It's not disingenuous for professional woman to dislike or enjoy sarcastic humor about Sarah Palin. I find her lack of qualifications to be shocking (and McCain's poor judgment in naming her as his running mate even more so) but I was equally shocked and appalled by Dan Quale. It's not that she's a woman that I dislike about her. It's that she's pathetically, embarrassingly ignorant about federal and world policial issues, she's uninformed on even basic domestic issues, she's hypocritical on being grateful to be able to help her daughter choose how to deal with an unexpected pregnancy, while wanting to deprive other women of the same choice... I'd feel just as strongly about any man who displayed the same ignorance and small-mindedness.

    Why can't I as a feminist disagree with a woman politician? I don't have to like Sarah Palin or agree with her just because she's a woman. Feminism is about being able to interact in the world and be treated fairly without regard to gender. But that doesn't mean that I have to consider one woman interchangeable or equally qualified as another.

    "They might like her better if she would have aborted her children before they were born, I guess." Yikes. I'm not sure how to respond to this pretty repulsive comment, except that you are clearly confusing the concept of being "pro choice" with being "pro abortion." Do you know anyone who is "pro abortion?" I don't. I want every woman to have as much flexibility as possible to decide what is right for her, her body, and her family ... just as Sarah Palin's daughter and family have had the right to make the choices that were right for them.

    "Just because someone has religious beliefs and is pro-life shouldn't disqualify them from being professional, IMHO" Professional has nothing to do with being religious or pro-life. But being a candidate for vice-president means understanding the basic principle of separation and church and state, and NOT deriding or mocking or insulting other religions. Sarah Palin is probably an efficient professional. And I don't care what her religious beliefs are, as long as she doesn't try to impose them on me or anyone else in this country. And as for the pro-life view? I respect it, and am happy to let any pro-life woman make whatever decisions she needs to around her life and her family's. I'm just offended when "pro-life" means taking away choice from everyone else.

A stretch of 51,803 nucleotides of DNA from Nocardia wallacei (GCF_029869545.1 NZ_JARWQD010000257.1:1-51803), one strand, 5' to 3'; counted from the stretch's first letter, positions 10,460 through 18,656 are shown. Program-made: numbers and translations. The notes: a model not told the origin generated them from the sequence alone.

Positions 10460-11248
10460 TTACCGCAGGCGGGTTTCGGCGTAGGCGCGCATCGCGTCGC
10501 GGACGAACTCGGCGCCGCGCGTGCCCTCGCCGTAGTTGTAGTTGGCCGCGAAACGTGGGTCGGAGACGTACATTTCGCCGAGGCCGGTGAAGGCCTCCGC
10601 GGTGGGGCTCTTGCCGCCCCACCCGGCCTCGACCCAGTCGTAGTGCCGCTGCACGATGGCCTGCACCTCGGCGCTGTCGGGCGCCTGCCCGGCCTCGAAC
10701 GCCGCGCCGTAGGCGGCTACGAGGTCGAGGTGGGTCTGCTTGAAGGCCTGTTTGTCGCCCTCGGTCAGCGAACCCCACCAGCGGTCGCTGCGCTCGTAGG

So I'm frightened by Sarah Palin's ignorance, I'm repulsed by her hypocrisy, I'm shocked by her nastiness in attacking Obama and getting so dirty, so fast, AND I just don't agree with her world view. She could have testicles and a bald head, and I'd still be equally appalled at the idea of someone like that as vice president.

    It's clear that I use my blog to talk about what's important to me, and I'm sorry if you've decided you don't want to read it any more. But isn't it great that you have the choice to go and read other blogs instead?

  7. I'm enjoying your blog very much, Thanks for having the courage to mix your art and politics. It is comforting to me that people who share my interest in quilting and fiber stuff also share some of my other view points!

    One of the many distressing thing to me about Sarah Palin is that I'm afraid she represents what Republicans, and maybe a some significant segment of the American public, think affirmative action is: selecting a women or a person who is of a minority/disempowered group for an expedient reason, not for their ability that has been overlooked because of their minority status. That is cynical tokenism and not affirmative action.

  8. I do love John Cleese and enjoyed the clip. Also loved your reasoned and intelligent answers to Molly and Helen. I am so offended by Sarah Palin's extreme, right-winged views and her nasty rhetoric and believe she is simply not intelligent enough for the position she has been put in. I'd feel the same if she was a man.

  9. I am neither a republican or democrat... I have vote with the candidate and my beliefs. To be perfectly honest, I am so disillusioned with politicians, I don't know who to vote for. But, I was very disappointed in McCain's choice for running mate when there were so many others more qualified. It was so obvious they were directing their choice at a certain segment. I don't dislike Sarah Palin. I actually admire her for taking action. She didn't like the way things were being done and she did something. I admire that... so much better than sitting around whining about it. Now, does that qualify her to be #2? Not in my book.
    At the same time, I knew four years ago that Obama (speaking at the Democratic Convention) was going to be a force to reckon with. His speech was inspirational. It does bother me that he has been running for president ever since that speech. I would have preferred him to get more experience and to pay attention to what was happening in Washington more. I am very tired of this election and that is sad. It shouldn't last for years on end and this one seems it has.
    My advice is the change has to happen in Washington. Make our representatives true representatives of ours. Remove their golden parachutes, give them the same health care and social security we worry about. Remove the "pork" from the bills so we know what is being approved and who is passing it. That's the kind of change I am supporting. Now... who has the courage to tackle it?
    (Thank you, Diane, for allowing this conversation to take place.)